The American bittersweet plant is a perennial, dioecious, woody vine in the bittersweet, or Celastraceae family. Other common names for the vine include false bittersweet, staff vine, climbing orange-root, climbing bittersweet and Jacob's ladder. American bittersweet is a popular garden vine, but it can cause problems for other plants if proper care is not provided.
American bittersweet can reach up to 65 feet in height in the wild, although it typically only reaches about 20 feet when grown in the home garden. The vine's oval-shaped leaves are shiny, finely serrated and dark green in color. They turn an attractive yellow-green to yellow color during fall, and can reach up to 4 inches long and 2 inches wide. American bittersweet produces small, fragrant, greenish-white to greenish-yellow flowers in clusters on the tips of its branches. The plant also produces attractive, orange-yellow fruit in late fall that houses crimson colored seeds.
According to the United States Department of Agriculture, American bittersweet is native to North America and is found most frequently in the eastern two-thirds of the United States and southeastern portions of Canada. The vine is most comfortable in swamp-like conditions where the soil is rich and moist. It is sometimes found growing in wooded areas and along fences, the edges of fields and roadsides.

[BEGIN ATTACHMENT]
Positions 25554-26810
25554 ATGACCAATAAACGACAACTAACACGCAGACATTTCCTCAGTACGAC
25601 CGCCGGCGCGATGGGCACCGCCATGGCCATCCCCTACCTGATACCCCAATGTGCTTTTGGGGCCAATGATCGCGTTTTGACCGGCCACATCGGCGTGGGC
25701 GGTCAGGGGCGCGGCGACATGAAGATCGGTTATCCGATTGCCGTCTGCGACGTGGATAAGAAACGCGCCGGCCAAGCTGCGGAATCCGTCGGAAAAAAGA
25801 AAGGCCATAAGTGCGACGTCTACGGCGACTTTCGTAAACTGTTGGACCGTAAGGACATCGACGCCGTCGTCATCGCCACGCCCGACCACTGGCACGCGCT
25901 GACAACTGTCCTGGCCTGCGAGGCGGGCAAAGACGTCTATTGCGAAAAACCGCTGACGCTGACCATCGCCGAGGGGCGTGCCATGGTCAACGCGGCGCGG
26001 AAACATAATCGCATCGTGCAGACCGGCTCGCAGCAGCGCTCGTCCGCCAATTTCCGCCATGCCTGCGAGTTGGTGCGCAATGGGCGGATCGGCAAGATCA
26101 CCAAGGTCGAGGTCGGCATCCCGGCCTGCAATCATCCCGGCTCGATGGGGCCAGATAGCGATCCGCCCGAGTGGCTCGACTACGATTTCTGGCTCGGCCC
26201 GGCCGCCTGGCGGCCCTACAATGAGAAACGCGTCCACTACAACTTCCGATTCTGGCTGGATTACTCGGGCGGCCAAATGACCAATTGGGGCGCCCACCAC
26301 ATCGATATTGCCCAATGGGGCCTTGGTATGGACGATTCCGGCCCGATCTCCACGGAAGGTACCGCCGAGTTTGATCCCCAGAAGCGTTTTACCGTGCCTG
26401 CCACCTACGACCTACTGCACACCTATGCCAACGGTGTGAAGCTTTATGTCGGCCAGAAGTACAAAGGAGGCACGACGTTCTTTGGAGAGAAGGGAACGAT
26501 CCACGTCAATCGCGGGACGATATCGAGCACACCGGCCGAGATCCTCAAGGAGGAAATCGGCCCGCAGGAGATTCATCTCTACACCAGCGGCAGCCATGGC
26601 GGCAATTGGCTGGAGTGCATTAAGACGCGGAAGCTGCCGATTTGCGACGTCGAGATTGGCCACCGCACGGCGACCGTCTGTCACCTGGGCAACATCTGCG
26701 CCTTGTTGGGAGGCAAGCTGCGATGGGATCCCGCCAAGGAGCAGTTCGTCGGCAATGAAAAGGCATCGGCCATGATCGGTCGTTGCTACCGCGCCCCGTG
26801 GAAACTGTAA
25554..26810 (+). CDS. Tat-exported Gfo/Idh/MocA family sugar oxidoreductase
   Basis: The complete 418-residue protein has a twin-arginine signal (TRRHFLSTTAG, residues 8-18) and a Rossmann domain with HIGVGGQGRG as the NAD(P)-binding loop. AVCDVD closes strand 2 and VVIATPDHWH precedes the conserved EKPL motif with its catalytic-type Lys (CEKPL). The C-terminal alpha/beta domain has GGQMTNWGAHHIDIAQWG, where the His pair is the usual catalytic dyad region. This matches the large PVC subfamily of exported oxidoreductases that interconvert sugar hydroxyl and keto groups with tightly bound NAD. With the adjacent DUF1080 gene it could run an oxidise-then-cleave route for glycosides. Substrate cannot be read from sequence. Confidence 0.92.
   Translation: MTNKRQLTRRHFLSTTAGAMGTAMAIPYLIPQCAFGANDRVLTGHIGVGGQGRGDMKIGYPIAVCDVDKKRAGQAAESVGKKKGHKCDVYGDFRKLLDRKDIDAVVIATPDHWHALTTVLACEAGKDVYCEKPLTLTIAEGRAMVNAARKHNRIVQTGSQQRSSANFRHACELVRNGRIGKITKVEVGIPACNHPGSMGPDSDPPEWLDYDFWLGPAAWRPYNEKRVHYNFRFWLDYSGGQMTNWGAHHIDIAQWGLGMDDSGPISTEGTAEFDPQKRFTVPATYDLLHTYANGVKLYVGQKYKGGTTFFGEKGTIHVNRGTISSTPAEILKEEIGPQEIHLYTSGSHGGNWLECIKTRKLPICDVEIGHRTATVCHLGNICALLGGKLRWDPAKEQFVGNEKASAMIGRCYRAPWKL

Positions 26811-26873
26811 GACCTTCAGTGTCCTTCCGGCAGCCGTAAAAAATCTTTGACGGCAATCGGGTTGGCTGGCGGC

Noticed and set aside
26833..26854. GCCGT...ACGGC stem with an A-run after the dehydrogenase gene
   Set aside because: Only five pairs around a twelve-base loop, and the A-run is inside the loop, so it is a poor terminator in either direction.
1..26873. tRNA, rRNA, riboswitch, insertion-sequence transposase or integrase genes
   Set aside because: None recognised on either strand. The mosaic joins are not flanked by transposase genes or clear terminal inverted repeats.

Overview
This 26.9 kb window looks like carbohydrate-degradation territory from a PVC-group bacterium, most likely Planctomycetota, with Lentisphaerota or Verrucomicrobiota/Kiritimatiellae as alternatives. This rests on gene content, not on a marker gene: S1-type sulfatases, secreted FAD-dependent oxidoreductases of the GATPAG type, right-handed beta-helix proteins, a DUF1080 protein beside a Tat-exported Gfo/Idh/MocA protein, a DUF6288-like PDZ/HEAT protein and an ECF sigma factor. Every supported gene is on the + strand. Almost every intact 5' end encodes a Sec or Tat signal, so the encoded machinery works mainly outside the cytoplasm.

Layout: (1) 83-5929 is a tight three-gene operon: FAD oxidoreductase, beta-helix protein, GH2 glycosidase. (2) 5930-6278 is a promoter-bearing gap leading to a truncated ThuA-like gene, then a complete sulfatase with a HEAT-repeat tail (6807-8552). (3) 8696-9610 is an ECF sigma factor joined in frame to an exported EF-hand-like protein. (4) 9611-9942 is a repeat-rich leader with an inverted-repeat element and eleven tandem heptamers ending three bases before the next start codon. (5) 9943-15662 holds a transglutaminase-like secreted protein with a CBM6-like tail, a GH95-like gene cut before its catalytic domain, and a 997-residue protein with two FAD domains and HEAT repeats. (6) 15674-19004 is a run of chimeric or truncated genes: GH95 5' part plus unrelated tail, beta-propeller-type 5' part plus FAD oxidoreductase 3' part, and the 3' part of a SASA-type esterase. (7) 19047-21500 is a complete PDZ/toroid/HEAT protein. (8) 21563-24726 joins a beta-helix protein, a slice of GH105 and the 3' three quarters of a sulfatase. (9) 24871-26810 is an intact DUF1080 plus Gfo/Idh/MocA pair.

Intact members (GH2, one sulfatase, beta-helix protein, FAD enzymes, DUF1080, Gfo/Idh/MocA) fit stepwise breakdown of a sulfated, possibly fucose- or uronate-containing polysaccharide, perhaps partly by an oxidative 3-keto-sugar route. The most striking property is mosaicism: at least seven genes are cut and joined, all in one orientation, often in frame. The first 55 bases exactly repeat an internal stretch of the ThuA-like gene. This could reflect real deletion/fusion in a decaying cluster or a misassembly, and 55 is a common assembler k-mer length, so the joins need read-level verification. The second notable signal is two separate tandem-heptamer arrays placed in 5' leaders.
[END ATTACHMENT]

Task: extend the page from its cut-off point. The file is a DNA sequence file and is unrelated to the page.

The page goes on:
American bittersweet is most valued for ornamental landscaping and is highly regarded for its attractive foliage, fruits and flowers. The vine's branches are sometimes cut for use in dried flower arrangements, and some parts of the plant have even been used medicinally to treat coughs and digestive problems. Various tribes of North American Indians once used the inner bark of the American bittersweet plant as food in emergencies, but consuming the plant is no longer recommended. Many animals also find the vine appealing. Birds, grouse, fox and squirrels are known to eat the plant's colorful fruit.
Although the American bittersweet plant prefers moist soil, it will tolerate most any soil conditions. It is adaptable to a wide range of pH and moisture levels. The plant can be propagated from seed or stem cuttings, and is best planted in fall or spring in an area that receives full sun. American bittersweet will grow in partial shade, but it will produce less fruit. Because of its climbing growth habit, a trellis, fence or other support is necessary. Periodic pruning may be required to prevent overgrowth, particularly if the vine is grown near buildings or other plants. American bittersweet is not self-pollinating, so male and female plants must be present for fruiting and flowering to occur. One male plant per every three female plants is recommended for the best results.
In some cases, American bittersweet can kill other plants used for support. This is rare, however, as the plant typically does not become invasive enough to cause a problem. American bittersweet should not be confused with Oriental bittersweet, which is much more invasive and kills other plants by uprooting them or preventing photosynthesis. Oriental bittersweet in not native to North America and is displacing American bittersweet in some areas where they grow together.